Appropriate Resolutions for life’s relationships.

       “We have compulsive needs: to win, to control, to be loved. Likewise, we have compulsive fears: inner blockages, fears generated by PAST relationships, fear of conflict. When we experience doubts and suspicions, we are motivated to react while also, ironically, we are constrained. The bonds which hold us back exist in all of us and also often make us blind to our own limits and confusion, and to the beauty and gifts of those who are appear different. Under the control of our compulsions, others can quickly become a threat, serving as barriers in the way of the love or the success some people (if not most) need so badly."


       The excerpt above, paraphrased from Jean Vanier's 1998 Massey lectures (Becoming Human, Anansi Press, 1998, P.113) says it 'like it is', too often.




        For years, when Jeff began to feel too frustrated with what he deserved yet was not getting, his personal relations at work, at home or at play inevitably deteriorated. His pattern was to immediately look around for alternatives; it was the same for jobs, careers, or 'lady-friends' (his euphemism for lovers). As his frustration grew, he repeated his favoured 'exit' strategy, looking for ways to get out on his own terms. Jeff avoided talking about what was going on for him, so predictably, escalation and arguments evolved; in this way, Jeff created the perfect excuse to self-extract from any relationship and to move on, often leaving bitterness, and broken friendships in his wake. Fortunately for Jeff, he was able enough to survive all the internal tsunamis and to escape with only collateral damage and with his own power intact. Such abilities only served to support his perspective that his behaviour was working, at least for him. Jeff always acknowledged that he had made some enemies but after all, he "…never purposefully hurt anyone…;" all he wanted "…was to have fun, avoid hassles, and live life to the fullest."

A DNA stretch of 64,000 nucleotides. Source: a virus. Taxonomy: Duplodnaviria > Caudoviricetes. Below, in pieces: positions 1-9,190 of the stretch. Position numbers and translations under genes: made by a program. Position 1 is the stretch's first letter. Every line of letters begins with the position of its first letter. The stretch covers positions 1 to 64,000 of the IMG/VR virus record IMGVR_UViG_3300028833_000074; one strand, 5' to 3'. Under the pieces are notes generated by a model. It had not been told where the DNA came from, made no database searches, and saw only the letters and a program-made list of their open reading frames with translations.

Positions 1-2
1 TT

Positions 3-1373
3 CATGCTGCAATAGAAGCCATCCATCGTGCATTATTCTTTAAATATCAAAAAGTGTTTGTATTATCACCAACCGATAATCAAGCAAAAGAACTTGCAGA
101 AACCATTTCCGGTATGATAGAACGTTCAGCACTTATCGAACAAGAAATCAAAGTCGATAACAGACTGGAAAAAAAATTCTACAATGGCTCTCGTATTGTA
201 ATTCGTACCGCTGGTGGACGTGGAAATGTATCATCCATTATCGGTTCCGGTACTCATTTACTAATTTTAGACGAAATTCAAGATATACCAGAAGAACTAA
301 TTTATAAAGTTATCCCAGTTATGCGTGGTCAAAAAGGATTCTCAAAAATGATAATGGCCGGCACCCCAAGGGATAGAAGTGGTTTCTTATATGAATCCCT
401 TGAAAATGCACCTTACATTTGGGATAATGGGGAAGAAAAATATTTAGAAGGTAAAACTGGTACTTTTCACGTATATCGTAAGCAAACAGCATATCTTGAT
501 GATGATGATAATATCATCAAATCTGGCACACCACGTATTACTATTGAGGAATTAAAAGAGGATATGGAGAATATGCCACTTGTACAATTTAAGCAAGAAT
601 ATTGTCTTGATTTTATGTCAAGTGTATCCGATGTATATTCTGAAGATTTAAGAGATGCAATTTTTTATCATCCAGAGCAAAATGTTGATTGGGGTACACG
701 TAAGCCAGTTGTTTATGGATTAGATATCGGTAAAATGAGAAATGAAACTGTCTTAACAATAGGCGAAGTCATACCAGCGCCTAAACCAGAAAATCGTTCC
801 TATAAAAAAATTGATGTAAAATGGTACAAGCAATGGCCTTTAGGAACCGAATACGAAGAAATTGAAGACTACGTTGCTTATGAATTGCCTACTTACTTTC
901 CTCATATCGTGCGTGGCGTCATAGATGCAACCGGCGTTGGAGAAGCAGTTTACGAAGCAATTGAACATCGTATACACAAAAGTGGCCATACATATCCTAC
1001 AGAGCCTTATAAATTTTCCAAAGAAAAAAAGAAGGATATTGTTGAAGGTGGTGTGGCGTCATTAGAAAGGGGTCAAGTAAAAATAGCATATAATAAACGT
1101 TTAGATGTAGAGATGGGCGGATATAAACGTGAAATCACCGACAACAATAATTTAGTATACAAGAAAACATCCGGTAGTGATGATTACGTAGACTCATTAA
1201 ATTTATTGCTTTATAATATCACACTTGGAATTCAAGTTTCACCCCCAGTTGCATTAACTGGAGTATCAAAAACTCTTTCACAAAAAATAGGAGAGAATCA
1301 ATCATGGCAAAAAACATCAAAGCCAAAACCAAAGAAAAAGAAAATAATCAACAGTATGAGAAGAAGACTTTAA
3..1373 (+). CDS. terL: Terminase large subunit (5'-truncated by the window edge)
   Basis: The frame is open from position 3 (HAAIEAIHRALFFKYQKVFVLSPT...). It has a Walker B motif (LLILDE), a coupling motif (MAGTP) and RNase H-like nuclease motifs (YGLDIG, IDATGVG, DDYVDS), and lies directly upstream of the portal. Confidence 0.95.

Jeff's natural conflict styles included attacking not only the issues, but also the messengers if he saw he wasn't winning; never physically, but as one colleague observed, "Jeff should come with a warning label; when he gets mad his mouth becomes a lethal weapon." What people didn't realize was that Jeff, at the time, was a classic avoider; he didn't know how to 'leave life's playing fields' gracefully so he created situations whereby he could ultimately blame the other (s) for the dissolution of the relationship, for his leaving.


       That's the way it was until Jeff looked into a mirror one day and experienced an ah-ha moment; for the first time he glimpsed alternatives whereby he could have his needs satisfied while still maintaining friendly, or at least functional  relationships. He also began to accept that those 'effective ways' required a maturity which he lacked. In the interim, he realized that he had to 'curb' his compulsions if he wanted different outcomes.

More about compulsive conflict reactions...

… to attack or avoid, to fight or to flight!

If you care about a relationship, resist taking the easy way.
It won’t be as easy as you think!

Website table of contents  and Joseph Ravick …  links to what’s on this site and who I am.

ABOUT Conflict...  What conflicts look like…

DisputesWHAT DO DISPUTES LOOK LIKE,  and how do people react or respond when conflicts escalate into disputes? (the many faces of conflict),.

COMMUNICATION & CONFLICT  Definitions, terms, jargon

CONFLICT RESOLUTION TIPS AND GUIDELINES: Strategies and behaviours for you to apply when in conflict.

CONFLICT CHRONICLES: Original stories by Joseph Ravick with a common theme. The chronicles feature real-life conflicts describing the people, their relationships, and the outcomes which they experienced whether they liked it or not.